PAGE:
Arthur Smith likes to use tight ends in his offense, often several at once. That's evident in his track record the past two years running the attack in Tennessee. Tight end versatility adds unpredictability to proceedings, allowing passes from obvious rushing situations and vice versa.
They weren't just blocking in Tennessee. They were active in the passing game, recording nearly 900 yards and 11 touchdowns in 2019. The position group had more yards than that the following year, albeit with fewer TDs.
Those numbers could (and maybe should) rise with the talent available to him in Atlanta. Rookie Kyle Pitts and Hayden Hurst will have opportunities aplenty in Smith's scheme. There's 1,000 yards combined coming from them, easy. Maybe 1,500's a better over-under.
Here's why: Pitts is a supreme talent capable of grand achievements, someone who will line up across the formation while carrying the TE tag. He'll be a slot receiver. He'll line up in-line and at times out wide. We think. We might know more from training camp practices, or maybe not until the regular season. Smith isn't in the business of giving away competitive advantage for free, nor should he.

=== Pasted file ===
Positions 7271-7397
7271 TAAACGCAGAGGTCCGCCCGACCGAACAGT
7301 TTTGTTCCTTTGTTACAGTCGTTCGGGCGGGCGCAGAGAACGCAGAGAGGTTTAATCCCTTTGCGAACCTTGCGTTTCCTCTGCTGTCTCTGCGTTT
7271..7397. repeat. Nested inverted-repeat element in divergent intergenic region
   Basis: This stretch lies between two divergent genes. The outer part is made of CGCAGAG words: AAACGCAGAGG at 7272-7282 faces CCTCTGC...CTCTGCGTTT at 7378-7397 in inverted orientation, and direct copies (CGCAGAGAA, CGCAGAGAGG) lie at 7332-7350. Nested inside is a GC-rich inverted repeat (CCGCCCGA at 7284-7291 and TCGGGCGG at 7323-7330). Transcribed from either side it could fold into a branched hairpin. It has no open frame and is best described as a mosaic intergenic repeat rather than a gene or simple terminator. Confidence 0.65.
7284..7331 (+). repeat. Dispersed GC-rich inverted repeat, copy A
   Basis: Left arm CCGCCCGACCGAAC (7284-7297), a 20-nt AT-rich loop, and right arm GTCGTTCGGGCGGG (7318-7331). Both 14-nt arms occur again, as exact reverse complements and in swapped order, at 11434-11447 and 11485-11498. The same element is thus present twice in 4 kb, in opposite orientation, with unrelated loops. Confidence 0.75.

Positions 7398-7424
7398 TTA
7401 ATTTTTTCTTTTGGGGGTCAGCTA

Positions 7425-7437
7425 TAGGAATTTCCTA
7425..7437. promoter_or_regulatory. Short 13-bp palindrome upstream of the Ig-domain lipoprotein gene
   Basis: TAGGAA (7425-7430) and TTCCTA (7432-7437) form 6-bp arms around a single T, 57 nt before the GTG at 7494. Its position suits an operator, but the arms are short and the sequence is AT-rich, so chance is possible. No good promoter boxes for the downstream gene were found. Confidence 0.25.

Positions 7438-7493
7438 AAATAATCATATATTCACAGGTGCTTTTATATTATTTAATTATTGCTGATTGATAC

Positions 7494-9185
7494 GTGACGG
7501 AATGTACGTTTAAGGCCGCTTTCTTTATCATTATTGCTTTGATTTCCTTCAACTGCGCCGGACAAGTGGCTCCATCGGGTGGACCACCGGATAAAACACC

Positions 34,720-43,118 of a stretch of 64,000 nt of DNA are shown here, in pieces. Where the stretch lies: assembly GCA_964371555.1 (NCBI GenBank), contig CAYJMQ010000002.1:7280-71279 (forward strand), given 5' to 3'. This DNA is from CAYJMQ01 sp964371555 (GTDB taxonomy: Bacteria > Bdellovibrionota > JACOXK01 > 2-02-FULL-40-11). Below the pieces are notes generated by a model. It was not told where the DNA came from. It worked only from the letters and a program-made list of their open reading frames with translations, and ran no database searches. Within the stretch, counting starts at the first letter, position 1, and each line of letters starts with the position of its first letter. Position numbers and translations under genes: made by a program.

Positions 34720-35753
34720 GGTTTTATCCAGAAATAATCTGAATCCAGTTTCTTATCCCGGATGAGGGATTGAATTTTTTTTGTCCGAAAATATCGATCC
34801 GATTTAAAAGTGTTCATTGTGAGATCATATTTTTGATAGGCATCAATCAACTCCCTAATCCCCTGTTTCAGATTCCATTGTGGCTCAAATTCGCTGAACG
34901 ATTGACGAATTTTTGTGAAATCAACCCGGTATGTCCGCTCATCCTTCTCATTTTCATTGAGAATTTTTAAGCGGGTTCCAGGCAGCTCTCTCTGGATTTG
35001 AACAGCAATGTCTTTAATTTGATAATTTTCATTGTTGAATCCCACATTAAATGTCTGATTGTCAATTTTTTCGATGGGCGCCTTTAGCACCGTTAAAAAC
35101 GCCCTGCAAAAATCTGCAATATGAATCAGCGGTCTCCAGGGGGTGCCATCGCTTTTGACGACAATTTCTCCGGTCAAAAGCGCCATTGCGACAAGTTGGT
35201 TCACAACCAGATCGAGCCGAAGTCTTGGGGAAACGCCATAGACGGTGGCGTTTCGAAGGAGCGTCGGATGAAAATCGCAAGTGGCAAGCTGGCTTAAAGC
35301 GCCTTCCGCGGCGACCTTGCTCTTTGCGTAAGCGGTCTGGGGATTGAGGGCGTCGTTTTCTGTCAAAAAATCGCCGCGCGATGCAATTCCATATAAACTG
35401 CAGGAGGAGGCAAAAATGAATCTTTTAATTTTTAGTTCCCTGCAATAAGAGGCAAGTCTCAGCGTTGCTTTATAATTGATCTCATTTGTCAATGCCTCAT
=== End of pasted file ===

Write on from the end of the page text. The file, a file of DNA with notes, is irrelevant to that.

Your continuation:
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Pitts expectations are sky-high despite not yet playing an NFL snap. Such is life for the No. 4 overall pick and the highest tight end taken, you know, ever.
Expectations for Hurst should be high, too. He had 56 receptions for 571 yards and six touchdowns in 2020 and should meet or beat those totals this year. Hurst said during OTAs that he hopes to use his speed more in the vertical game and stretching the field down the seam is always a good idea with the talent required to make it work. He and Pitts can do that. Having both on the field at the same time could have devastating effect, especially with Calvin Ridley and Russell Gage drawing attention.
While Pitts and Hurst will be focal points, the tight end group is deep. I've seen Lee Smith play a ton during my years covering the Raiders, and he's an excellent blocker who considers himself an honorary offensive lineman. He's also a great locker room presence and vocal leader when that's required.
The Falcons could certainly keep four tight ends, leaving room for another to creep onto the 53-man roster. Third-year pro Jaeden Graham has been around a bit, with some younger options available. Special teams will be key for the reserve options, who could also end up as practice squad possibilities if the Falcons go with a three-man crew.
2022 Atlanta Falcons: First Look Open Practice
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